"(ii) The Security Council may need to provide temporary peace- keeping forces in order to facilitate the process of withdrawal;
"(iii) Israel should be requested by the Security Council to desist from the establishment of new settlements and to withdraw during this period from settlements established since 1967 in the occupied territories. Arab property and all essential services in these areas should be maintained intact;
"(iv) Israel should also be requested to abide scrupulously by the rovisions of the Geneva Convention relative to the Protection of Civilian Persons in Time of War, of 12 August 1949, and to declare, pending its speedy withdrawal from these territories, its recognition of the applicability of that Convention;
"(v) The evacuated territories, with all property and services intact, should be taken over by the United Nations, which, with the co-operation of the League of Arab States, will subsequently hand over these evacuated areas to the Palestine Liberation Organization as the representative of the Palestinian people;
"(vi) The United Nations should, if necessary, assist in establishing communications between Gaza and the West Bank;
"(vii) As soon as the independent Palestinian entity has been established, the United Nations, in co-operation with the States directly involved and the Palestinian entity, should, taking into account General Assembly resolution 3375 (XXX), make further arrangements for the full implementation of the inalienable rights of the Palestinian people, the resolution of outstanding problems and the establishment of a just and lasting peace in the region, in accordance with all relevant United Nations resolutions;
"(viii) The United Nations should provide the economic and technical assistance necessary for the consolidation of the Palestinian entity."
Statement Before Adoption of Report
Before the adoption of the report, BLAISE RABETAFIKA (Madagascar) said
it was regrettable that countries invited by the Committee — such as Israel
and others concerned — had not participate in the work of the Committee.
It was surprising that these countries were unable to realize the importance
of seizing every chance for the peaceful solution of the problem. Israeli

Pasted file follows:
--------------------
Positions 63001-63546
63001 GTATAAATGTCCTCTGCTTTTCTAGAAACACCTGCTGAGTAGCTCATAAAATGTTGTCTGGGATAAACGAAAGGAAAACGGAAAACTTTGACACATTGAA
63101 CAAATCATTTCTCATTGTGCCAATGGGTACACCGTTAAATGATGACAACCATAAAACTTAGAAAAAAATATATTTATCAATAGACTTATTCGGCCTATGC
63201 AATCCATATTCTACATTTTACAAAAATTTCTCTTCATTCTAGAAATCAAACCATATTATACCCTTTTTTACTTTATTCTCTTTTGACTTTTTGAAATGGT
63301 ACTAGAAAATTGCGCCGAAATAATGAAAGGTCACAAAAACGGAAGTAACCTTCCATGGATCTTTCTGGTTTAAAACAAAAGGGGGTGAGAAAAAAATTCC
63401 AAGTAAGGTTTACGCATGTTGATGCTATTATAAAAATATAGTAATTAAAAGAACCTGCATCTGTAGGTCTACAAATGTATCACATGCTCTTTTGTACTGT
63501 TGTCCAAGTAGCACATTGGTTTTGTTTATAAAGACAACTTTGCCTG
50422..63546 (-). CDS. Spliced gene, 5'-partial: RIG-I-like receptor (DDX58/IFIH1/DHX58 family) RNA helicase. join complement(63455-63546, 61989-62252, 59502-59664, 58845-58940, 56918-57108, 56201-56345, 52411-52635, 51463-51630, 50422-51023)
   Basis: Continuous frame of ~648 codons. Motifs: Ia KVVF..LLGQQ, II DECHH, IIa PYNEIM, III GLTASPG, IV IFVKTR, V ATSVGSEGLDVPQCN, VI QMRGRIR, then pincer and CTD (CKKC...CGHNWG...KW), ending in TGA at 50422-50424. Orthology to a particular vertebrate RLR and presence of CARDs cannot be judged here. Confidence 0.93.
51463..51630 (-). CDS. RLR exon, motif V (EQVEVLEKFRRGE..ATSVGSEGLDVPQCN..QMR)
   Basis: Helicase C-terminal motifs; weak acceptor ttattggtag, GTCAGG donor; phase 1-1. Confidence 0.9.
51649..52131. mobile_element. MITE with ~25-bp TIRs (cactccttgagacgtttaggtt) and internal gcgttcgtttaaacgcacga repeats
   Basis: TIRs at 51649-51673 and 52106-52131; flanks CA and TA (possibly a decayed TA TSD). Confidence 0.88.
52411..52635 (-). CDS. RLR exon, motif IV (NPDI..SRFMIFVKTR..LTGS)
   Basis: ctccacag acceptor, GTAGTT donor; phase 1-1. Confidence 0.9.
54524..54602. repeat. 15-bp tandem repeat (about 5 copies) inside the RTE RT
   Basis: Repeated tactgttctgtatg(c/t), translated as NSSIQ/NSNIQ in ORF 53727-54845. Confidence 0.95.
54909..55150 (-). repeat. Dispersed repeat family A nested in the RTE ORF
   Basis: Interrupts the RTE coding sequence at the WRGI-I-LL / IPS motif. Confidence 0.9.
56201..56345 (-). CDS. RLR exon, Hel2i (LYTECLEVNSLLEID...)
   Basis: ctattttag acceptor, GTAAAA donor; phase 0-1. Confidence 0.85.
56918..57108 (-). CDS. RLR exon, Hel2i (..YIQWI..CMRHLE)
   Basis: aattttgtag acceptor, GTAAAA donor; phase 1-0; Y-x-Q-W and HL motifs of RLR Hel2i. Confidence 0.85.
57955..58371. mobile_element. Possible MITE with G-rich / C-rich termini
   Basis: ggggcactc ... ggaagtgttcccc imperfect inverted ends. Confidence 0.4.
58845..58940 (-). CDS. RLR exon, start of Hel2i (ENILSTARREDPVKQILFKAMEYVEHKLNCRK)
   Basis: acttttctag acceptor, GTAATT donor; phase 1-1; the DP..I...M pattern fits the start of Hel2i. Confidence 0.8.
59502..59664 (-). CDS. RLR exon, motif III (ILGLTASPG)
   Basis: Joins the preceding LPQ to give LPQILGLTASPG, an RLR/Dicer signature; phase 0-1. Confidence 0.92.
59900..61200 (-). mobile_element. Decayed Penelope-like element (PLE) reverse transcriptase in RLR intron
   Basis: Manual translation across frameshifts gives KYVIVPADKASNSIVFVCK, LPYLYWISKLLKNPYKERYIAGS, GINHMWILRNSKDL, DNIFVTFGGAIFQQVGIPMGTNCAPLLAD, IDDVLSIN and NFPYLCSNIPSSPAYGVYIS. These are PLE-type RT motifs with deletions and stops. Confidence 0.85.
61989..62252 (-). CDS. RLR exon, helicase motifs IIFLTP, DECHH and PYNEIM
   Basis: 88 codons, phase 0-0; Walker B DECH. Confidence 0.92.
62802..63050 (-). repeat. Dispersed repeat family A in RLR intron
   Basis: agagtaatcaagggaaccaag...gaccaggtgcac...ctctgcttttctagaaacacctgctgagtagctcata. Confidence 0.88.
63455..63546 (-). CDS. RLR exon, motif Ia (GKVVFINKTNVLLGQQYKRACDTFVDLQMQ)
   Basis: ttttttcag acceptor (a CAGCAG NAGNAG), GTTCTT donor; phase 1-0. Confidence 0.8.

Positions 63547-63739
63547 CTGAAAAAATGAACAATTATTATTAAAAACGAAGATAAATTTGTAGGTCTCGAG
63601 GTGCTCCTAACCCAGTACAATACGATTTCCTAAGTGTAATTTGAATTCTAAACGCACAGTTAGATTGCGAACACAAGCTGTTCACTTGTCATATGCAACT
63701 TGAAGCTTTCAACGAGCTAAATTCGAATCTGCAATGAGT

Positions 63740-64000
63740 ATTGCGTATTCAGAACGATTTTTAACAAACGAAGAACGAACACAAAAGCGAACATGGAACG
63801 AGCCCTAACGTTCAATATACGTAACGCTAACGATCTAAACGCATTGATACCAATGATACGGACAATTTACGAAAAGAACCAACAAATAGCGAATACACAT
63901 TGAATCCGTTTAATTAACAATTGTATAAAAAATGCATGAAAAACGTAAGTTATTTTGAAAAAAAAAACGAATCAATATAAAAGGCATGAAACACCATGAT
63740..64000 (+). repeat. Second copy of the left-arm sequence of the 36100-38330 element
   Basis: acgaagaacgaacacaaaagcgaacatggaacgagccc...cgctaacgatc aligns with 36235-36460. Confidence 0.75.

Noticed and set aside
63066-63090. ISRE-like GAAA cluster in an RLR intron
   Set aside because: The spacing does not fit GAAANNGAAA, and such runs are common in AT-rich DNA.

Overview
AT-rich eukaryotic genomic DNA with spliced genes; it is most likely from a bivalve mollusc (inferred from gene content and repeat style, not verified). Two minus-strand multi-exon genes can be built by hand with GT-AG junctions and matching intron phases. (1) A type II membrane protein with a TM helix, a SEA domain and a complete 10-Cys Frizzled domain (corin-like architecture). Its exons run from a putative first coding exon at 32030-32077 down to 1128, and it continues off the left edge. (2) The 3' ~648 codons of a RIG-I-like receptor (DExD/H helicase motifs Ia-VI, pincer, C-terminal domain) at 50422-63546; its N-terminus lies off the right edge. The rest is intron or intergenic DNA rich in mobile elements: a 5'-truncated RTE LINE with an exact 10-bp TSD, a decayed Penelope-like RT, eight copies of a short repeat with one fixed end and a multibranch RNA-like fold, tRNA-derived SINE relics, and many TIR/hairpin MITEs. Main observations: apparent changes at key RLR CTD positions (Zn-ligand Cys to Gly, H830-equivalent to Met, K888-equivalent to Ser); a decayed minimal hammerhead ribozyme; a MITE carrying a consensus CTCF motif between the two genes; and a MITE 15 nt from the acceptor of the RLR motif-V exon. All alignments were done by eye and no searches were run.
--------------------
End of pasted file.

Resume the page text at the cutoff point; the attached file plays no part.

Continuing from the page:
participation in the work of the Committee would have been valuable, although
its absence in no way undermined the value of the results of the work of the
The question of Palestine lay at the heart of the Middle East conflict,
and no solution would be complete nor effective without fully taking into
account the rights of the Palestinians. He believed that the participation
of the PLO in all negotiation processes was fundamental and essential.
He went on to say that the recommendations of the Committee took into
account all the important points and relevant United Nations resolutions.
He said the recommendations also included the role to be played by the
International Red Cross and the United Nations Relief and Works Agency for
Palestine Refugees in the Near East (UNRWA), and the temporary despatch of
a peace-keeping force to the area.
On the recommended establishment of a time-table for withdrawal of the
Israeli troops, he said it should not be taken in a wrong manner by Israel;
the occupation of the Arab lands had lasted too long already. His delegation
was happy to join the general consensus in adopting the report.
Statements after Adoption
After adoption of the report, RACHID DRISS (Tunisia) said that the
recommendations made by the Committee in its report needed to be followed
by action. He believed the report should be given wide dissemination. Further, the Committee might request the Security Council to expeditiously meet to consider the report, and the Committee itself might participate in the
Council's consideration of the matter, he said.
AHMED ESMAT ABDEL MEGUID, observer of Egypt, said that a whole series